There are a few who claim to affirm the inerrancy and authority of the Bible, who claim to be Evangelicals and who affirm homosexuality and same-sex “marriage.”
One of those individuals is Matthew Vines, who has written a book articulating and defending this view: God and the Gay Christian: The Biblical Case in Support of Same-Sex Relationships. There have been a number of good responses to this book.
It is helpful and important to hear the interpretation of key biblical texts on this issue. In a recent article there were two who interpreted these key texts, one affirming that marriage is between a man and a woman, the other, Vines, affirming that “marriage” is not limited to a man and a woman. I include only Vines’ interpretation of these key texts of Scripture.
ROMANS 1:26-27: Because of this, God gave them over to shameful lusts. Even their women exchanged natural relations for unnatural ones. In the same way the men also abandoned natural relations with women and were inflamed with lust for one another. Men committed indecent acts with other men, and received in themselves the due penalty for their perversion.
Paul is explicit that the same-sex behavior in this passage is motivated by lust. His description is similar to the common ancient idea that people “exchange” opposite-sex for same-sex relations because they are driven by out-of-control desire, not because they have a different sexual orientation. And while Paul labels same-sex behavior “unnatural,” he uses the same word to criticize long hair in men in 1 Corinthians 11:14, which most Christians read as a synonym for “unconventional.” Christians should continue to affirm with Paul that we shouldn’t engage in sexual behavior out of self-seeking lustfulness. But that’s very different than same-sex marriages that are based on self-giving love, and we shouldn’t conflate the two in how we interpret this text today.
LEVITICUS 18:22: Do not lie with a man as one lies with a woman; that is detestable.
Christ fulfilled the Old Testament law, and the New Testament teaches that Christians should live under the new covenant rather than the old one. Consequently, this verse has never applied to Christians. For a man to lie with a man “as with a woman” violated the patriarchal gender norms of the ancient world, which is likely why Leviticus prohibited it. But the New Testament casts a vision of God’s kingdom in which the hierarchy between men and women is overcome in Christ. So not only is Leviticus’s prohibition inapplicable to Christians on its own, the rationale behind it doesn’t extend to Christians, either.
MATTHEW 19:3-6: Some Pharisees came to him to test him. They asked, “Is it lawful for a man to divorce his wife for any and every reason?”“Haven’t you read,” he replied, “that at the beginning the Creator ‘made them male and female’ and said, ‘For this reason a man will leave his father and mother and be united to his wife, and the two will become one flesh?’ So they are no longer two, but one. Therefore what God has joined together, let man not separate.”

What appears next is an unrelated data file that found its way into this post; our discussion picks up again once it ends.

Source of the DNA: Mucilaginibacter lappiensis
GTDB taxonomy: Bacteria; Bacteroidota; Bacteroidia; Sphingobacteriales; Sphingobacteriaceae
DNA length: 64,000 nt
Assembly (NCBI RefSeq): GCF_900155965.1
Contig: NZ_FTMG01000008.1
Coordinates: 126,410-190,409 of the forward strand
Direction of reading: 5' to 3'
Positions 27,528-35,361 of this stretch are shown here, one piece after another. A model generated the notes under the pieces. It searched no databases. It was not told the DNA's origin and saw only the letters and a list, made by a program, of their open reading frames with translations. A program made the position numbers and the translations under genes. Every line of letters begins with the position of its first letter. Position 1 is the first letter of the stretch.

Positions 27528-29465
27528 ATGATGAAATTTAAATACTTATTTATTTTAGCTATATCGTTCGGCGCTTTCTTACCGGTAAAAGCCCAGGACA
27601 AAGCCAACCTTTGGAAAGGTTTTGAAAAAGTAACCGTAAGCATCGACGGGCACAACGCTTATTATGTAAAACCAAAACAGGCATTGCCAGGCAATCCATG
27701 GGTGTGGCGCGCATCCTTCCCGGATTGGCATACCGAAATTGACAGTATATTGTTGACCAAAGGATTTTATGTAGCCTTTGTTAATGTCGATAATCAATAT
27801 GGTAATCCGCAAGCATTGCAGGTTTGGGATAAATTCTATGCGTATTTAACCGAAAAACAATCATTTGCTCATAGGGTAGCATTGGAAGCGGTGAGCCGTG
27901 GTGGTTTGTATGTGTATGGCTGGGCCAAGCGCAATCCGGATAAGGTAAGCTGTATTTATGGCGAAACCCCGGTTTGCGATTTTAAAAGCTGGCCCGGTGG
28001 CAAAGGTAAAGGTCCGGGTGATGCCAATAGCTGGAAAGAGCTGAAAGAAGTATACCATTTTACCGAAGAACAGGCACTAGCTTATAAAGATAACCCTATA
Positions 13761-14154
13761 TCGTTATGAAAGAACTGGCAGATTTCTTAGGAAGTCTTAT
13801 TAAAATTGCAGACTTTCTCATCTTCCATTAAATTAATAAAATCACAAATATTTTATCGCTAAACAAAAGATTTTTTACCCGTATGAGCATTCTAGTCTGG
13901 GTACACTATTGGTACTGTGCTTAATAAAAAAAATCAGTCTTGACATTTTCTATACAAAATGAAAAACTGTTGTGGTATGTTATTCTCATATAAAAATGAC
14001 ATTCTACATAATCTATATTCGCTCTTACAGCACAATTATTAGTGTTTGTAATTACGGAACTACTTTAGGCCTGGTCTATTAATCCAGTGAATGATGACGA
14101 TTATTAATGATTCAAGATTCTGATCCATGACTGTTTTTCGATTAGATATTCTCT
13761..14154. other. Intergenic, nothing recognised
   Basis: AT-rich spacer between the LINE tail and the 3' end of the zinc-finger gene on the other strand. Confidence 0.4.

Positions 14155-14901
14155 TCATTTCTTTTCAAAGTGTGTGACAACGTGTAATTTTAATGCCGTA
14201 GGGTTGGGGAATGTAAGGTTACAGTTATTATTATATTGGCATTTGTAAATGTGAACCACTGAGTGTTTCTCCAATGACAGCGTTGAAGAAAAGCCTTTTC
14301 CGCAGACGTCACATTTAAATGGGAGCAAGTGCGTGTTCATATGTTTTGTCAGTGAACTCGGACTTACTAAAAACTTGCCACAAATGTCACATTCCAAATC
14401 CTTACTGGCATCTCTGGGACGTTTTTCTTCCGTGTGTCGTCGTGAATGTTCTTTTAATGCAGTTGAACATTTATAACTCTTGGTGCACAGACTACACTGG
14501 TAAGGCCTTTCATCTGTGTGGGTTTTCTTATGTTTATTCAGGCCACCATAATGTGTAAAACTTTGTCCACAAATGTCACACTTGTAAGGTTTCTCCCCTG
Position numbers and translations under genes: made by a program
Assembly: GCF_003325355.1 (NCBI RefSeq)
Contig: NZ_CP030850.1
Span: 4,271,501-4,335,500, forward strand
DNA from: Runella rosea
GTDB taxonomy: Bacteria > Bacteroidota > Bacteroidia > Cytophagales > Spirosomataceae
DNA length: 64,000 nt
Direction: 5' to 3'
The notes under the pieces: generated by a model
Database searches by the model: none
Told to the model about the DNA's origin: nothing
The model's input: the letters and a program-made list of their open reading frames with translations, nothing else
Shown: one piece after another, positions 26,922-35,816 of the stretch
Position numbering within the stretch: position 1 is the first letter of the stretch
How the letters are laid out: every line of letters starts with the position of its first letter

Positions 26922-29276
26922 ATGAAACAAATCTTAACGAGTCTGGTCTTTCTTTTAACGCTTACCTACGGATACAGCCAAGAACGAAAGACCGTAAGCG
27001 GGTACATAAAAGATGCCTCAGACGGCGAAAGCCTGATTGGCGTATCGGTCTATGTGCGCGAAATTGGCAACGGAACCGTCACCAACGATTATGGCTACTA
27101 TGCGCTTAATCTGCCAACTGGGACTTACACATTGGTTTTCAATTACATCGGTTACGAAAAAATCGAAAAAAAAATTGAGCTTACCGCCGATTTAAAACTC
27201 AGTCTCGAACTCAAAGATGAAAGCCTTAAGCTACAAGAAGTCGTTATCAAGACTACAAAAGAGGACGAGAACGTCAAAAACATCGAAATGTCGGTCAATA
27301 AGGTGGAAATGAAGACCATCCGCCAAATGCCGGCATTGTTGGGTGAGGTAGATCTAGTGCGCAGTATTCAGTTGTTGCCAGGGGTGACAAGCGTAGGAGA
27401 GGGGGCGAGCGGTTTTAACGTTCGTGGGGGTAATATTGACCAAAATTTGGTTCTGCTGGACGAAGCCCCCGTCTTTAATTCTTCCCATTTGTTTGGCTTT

Jesus responds to a question about divorce by emphasizing the permanence of the marriage bond. He was asked about a man and his wife, and he responds accordingly, by referring to male and female. Same-sex marriage wasn’t on the radar screen in the biblical world, so it’s not surprising that neither Jesus nor any of the biblical writers addresses it. Therefore, Christians today have to ask whether gay relationships can fulfill the core principles of Scripture’s teachings about marriage. Based on Jesus’ teaching here and other texts like Ephesians 5, the essence of Christian marriage involves keeping covenant with one’s spouse in order to reflect God’s covenant with us through Christ. That’s something same-sex couples can and do live out today.
1 CORINTHIANS 6:9-10: Do you not know that the wicked will not inherit the kingdom of God? Do not be deceived: Neither the sexually immoral nor idolaters nor adulterers nor male prostitutes nor homosexual offenders nor thieves nor the greedy nor drunkards nor slanderers nor swindlers will inherit the kingdom of God.
In this text, Paul uses two Greek words—malakoi and arsenokoitai—that likely refer to some forms of male same-sex behavior, but not the modern concept of homosexuality. The predominant forms of same-sex behavior in the ancient world were sex between masters and slaves, sex between adult men and adolescent boys, and prostitution. In all those cases, men used sex to express power, dominance and lustfulness, not self-giving love and mutuality. Committed same-sex unions between social equals represent very different values than the types of same-sex behavior Paul would have had in view in 1 Corinthians 6.
In light of Vines’ interpretation, how would you interpret these texts? How would you respond to Vines?
I encourage you to think this through along with fellow leaders. It is important to know what God’s Word says, and how others, particularly those affirming same-sex “marriage,” which we believe the Bible condemns as sin, interpret these key texts. Our desire and prayer is noted in 1 Peter 3:15-16a: “in your hearts honor Christ the Lord as holy, always being prepared to make a defense to anyone who asks you for a reason for the hope that is in you; yet do it with gentleness and respect, having a good conscience.”